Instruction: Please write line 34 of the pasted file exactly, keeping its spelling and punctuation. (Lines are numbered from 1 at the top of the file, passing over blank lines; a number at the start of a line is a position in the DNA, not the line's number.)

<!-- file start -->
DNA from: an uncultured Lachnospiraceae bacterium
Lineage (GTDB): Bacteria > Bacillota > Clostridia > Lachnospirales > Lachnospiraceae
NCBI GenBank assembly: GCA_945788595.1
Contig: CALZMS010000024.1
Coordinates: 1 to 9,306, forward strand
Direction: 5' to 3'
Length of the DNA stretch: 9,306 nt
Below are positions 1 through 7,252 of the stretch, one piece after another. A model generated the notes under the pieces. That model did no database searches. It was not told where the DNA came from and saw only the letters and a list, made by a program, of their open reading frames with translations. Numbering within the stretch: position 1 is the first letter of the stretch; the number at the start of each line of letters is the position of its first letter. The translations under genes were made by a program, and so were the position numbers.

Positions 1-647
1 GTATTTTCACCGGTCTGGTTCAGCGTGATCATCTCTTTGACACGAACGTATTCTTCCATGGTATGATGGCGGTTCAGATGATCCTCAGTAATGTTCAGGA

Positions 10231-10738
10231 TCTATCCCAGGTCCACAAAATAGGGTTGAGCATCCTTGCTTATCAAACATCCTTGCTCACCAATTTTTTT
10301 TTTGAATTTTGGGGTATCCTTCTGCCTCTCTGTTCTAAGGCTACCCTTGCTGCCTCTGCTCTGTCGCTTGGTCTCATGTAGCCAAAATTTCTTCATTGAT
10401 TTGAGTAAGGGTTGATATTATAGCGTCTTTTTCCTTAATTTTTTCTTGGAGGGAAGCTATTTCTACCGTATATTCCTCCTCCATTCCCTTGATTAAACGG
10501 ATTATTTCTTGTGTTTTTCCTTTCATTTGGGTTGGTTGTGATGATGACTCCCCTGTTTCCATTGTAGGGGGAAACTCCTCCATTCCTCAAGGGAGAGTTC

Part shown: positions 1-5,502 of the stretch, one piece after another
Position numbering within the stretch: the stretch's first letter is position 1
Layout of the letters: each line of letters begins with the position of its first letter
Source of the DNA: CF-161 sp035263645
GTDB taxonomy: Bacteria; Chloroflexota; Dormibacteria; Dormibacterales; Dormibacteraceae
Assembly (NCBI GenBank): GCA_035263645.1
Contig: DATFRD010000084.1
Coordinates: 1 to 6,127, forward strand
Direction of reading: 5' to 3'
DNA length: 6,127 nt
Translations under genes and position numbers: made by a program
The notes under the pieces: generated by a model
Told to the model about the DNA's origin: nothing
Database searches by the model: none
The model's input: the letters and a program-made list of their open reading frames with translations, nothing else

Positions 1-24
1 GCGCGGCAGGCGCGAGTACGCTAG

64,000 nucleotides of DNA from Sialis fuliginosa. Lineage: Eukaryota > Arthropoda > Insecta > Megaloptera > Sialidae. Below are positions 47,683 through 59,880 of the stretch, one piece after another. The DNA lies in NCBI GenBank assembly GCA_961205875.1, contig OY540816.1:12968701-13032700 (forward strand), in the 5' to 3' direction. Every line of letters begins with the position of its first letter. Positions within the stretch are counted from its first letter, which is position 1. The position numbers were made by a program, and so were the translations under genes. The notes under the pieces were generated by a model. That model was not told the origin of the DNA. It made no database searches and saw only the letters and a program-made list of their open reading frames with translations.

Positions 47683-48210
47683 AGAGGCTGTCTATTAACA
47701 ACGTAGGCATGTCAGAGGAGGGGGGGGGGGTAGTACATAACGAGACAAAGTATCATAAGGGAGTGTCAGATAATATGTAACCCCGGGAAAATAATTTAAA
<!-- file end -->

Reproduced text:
Positions 47683-48210